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Surgery


The Effect of Bacterial Infection on the Biomechanical Properties of Biological Mesh in a Rat Model
Published: Thursday, June 16, 2011
Author: Charles F. Bellows et al.

by Charles F. Bellows, Benjamin M. Wheatley, Krzysztof Moroz, Stephanie C. Rosales, Lisa A. Morici

Background

The use of biologic mesh to repair abdominal wall defects in contaminated surgical fields is becoming the standard of practice. However, failure rates and infections of these materials persist clinically. The purpose of this study was to determine the mechanical properties of biologic mesh in response to a bacterial encounter.

Methods

A rat model of Staphylococcus aureus colonization and infection of subcutaneously implanted biologic mesh was used. Samples of biologic meshes (acellular human dermis (ADM) and porcine small intestine submucosa (SIS)) were inoculated with various concentrations of methicillin-resistant Staphylococcus aureus [105, 109 colony-forming units] or saline (control) prior to wound closure (n?=?6 per group). After 10 or 20 days, meshes were explanted, and cultured for bacteria. Histological changes and bacterial recovery together with biomechanical properties were assessed. Data were compared using a 1-way ANOVA or a Mann-Whitney test, with p<0.05.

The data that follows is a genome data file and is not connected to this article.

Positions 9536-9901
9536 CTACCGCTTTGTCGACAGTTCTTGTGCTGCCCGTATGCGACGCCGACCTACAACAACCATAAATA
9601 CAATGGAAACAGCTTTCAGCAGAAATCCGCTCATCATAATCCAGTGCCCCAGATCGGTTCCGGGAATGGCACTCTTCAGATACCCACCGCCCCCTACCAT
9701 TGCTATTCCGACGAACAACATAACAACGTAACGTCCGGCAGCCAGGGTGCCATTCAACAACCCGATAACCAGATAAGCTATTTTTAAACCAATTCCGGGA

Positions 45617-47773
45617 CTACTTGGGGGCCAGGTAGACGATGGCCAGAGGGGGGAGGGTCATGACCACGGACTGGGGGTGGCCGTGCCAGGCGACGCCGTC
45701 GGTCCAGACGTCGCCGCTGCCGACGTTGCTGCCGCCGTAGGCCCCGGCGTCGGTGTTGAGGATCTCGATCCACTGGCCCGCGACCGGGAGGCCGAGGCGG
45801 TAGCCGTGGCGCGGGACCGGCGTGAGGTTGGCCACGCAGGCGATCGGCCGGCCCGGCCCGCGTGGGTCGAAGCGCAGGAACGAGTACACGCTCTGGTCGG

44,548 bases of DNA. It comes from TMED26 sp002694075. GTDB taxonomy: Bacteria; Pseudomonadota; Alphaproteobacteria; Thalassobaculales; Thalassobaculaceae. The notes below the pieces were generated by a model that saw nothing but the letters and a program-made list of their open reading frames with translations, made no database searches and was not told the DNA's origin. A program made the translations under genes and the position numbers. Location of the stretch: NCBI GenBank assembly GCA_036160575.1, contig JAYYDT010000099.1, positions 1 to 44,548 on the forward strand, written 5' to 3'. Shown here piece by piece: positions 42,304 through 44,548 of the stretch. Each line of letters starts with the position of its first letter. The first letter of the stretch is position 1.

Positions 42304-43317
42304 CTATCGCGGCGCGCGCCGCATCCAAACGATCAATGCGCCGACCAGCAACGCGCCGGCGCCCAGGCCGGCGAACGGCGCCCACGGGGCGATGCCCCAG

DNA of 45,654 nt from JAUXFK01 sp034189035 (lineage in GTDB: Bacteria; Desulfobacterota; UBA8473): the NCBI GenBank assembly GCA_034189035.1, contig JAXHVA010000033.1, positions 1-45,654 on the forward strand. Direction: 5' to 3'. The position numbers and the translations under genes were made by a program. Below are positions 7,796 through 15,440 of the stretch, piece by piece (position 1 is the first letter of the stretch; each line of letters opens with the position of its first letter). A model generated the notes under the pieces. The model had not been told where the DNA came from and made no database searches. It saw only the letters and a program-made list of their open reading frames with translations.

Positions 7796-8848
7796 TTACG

Results

The overall rate of staphylococcal mesh colonization was 81% and was comparable in the ADM and SIS groups. Initially (day 0) both biologic meshes had similar biomechanical properties. However after implantation, the SIS control material was significantly weaker than ADM at 20 days (p?=?0.03), but their corresponding modulus of elasticity were similar at this time point (p>0.05). After inoculation with MRSA, a time, dose and material dependent decrease in the ultimate tensile strength and modulus of elasticity of SIS and ADM were noted compared to control values.

Conclusion

The biomechanical properties of biologic mesh significantly decline after colonization with MRSA. Surgeons selecting a repair material should be aware of its biomechanical fate relative to other biologic materials when placed in a contaminated environment.

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